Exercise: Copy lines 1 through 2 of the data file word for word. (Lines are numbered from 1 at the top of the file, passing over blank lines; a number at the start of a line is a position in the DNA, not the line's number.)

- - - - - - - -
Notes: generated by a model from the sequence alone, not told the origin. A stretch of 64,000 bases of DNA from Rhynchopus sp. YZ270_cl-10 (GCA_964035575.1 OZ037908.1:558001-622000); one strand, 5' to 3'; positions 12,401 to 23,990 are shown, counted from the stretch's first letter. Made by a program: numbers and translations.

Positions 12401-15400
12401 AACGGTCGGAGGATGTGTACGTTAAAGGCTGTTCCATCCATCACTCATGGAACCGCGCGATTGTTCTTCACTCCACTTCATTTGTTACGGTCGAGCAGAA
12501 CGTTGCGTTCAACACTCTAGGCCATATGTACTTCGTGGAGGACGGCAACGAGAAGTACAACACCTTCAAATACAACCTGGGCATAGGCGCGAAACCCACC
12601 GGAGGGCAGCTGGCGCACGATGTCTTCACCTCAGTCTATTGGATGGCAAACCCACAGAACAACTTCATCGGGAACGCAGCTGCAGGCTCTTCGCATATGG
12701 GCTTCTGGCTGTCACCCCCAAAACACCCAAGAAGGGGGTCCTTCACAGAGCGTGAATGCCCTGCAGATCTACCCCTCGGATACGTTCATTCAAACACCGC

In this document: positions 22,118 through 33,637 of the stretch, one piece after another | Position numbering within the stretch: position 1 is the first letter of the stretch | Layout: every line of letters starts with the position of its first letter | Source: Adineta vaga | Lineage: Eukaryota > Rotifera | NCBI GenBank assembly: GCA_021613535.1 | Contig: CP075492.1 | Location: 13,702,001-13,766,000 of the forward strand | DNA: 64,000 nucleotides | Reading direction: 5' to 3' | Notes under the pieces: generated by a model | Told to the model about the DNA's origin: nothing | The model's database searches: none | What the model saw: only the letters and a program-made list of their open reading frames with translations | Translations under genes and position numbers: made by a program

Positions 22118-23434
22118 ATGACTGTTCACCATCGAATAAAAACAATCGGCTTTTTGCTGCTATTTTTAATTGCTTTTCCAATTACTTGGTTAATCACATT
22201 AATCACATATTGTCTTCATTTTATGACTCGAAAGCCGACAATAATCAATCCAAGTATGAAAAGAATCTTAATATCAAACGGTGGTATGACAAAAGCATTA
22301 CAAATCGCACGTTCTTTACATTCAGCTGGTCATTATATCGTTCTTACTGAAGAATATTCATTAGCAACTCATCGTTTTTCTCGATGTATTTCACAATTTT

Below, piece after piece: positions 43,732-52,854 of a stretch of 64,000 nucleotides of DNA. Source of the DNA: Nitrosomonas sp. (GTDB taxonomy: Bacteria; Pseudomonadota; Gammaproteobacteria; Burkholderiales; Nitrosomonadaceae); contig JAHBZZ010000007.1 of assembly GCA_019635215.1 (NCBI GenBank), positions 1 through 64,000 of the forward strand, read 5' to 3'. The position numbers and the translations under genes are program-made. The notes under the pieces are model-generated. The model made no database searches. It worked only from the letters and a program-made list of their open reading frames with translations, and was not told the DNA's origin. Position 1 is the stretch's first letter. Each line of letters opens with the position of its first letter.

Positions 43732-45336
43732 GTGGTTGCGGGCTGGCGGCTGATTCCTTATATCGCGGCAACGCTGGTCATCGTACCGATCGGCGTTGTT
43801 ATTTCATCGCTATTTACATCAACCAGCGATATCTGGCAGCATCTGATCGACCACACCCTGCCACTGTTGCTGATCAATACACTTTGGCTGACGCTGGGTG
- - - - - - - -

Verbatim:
Notes: generated by a model from the sequence alone, not told the origin. A stretch of 64,000 bases of DNA from Rhynchopus sp. YZ270_cl-10 (GCA_964035575.1 OZ037908.1:558001-622000); one strand, 5' to 3'; positions 12,401 to 23,990 are shown, counted from the stretch's first letter. Made by a program: numbers and translations.

Positions 12401-15400